Nate Query is an American musician best known as the bassist of the Portland, Oregon indie rock band The Decemberists. He is a member of Black Prairie, he makes appearances on many albums by Portland artists, including Laura Gibson, Rebecca Gates, the Minus 5, Laura Veirs. He is credited on Michael Zapruder's record. Former bands include Everyday Dirt, his most recent project is the acoustic band Black Prairie with a number of other Portland artists. He attended Portland's West Sylvan Middle School. H Album credit listing on Allmusichttp://www.oregonlive.com/mix/index.ssf/beer/decemberists-nate-querys-tips-for-making-really-gr.html Earshot feature Pitchfork review of Michael Zapruder
Castaways and Cutouts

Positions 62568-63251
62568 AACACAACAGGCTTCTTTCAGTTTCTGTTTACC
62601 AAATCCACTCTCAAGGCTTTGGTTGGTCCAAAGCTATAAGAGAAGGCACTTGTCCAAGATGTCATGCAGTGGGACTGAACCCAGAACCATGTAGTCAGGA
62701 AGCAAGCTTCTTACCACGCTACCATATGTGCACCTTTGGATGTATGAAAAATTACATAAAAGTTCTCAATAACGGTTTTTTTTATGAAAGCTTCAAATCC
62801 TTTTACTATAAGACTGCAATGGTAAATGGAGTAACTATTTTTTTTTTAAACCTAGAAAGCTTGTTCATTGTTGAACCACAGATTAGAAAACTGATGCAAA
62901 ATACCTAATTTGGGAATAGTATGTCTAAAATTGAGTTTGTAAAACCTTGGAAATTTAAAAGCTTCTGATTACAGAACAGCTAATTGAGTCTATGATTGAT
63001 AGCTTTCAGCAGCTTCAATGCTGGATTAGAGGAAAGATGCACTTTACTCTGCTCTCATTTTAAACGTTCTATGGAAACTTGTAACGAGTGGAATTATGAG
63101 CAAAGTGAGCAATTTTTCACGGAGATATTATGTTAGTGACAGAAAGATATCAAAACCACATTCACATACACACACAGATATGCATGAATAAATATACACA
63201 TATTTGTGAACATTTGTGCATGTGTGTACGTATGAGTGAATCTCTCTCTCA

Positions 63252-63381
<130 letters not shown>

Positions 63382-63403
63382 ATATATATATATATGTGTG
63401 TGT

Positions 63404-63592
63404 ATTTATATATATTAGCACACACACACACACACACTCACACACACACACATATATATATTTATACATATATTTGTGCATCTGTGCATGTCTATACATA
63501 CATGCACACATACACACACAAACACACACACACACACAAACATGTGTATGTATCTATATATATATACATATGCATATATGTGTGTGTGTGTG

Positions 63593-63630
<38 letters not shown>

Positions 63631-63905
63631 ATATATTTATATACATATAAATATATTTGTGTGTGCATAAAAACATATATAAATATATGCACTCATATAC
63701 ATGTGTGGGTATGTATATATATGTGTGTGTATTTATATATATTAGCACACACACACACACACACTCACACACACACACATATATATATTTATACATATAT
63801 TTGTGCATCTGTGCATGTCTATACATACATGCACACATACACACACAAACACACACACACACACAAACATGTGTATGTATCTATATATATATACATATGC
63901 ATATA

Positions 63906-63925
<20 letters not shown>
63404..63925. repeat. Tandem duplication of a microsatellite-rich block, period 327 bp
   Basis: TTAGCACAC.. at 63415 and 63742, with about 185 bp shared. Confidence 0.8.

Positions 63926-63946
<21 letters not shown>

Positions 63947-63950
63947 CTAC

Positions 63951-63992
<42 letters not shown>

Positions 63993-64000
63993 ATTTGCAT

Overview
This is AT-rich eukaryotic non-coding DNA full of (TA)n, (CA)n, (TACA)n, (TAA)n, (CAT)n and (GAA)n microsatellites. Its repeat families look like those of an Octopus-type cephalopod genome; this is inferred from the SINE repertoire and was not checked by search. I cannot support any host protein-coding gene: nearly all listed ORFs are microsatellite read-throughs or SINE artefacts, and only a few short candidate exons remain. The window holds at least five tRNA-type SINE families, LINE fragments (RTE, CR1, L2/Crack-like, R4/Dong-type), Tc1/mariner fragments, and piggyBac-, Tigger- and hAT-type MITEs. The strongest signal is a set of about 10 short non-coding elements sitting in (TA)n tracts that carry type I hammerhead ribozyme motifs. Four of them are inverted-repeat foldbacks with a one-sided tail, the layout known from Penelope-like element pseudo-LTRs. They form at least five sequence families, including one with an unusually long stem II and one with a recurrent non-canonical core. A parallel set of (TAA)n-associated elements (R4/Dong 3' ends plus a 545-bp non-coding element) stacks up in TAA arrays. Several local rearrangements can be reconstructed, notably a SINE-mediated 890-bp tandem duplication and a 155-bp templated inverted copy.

Castaways and Cutouts is the first full-length album by The Decemberists released on May 21, 2002, on Hush Records and reissued on May 6, 2003, on Kill Rock Stars. The album's title is taken from a lyric of the song "California One/Youth and Beauty Brigade"; the album cover was designed by the Portland artist Carson Ellis, the long-time girlfriend of frontman Colin Meloy. She has created artwork for each of the band's albums. Castaways and Cutouts received positive reviews; the album ranked number 89 on Under the Radar's Top 200 Albums of the 2000s and number 96 on Pitchfork's The 100 Best Albums of 2000–2004. All songs written by Colin Meloy. According to the liner notes of Castaways and Cutouts. Colin Meloy – vocals, percussion Chris Funk – guitar, pedal steel, theremin Jenny Conlee – hammond organ, rhodes piano, accordion Nate Query – upright bass Ezra Holbrook – drums, vocals Produced by The Decemberists Recorded by Simon Widdowson Mastered by Ryan Foster Design by Third Eyebrow Art direction by Colin Meloy and Carson Ellis Cover painting and illustrations by Carson Ellis Inner-tray photo by Jonathan Gitelson Sound clip in "California One/Youth and Beauty Brigade" from Archangel, directed by Guy Maddin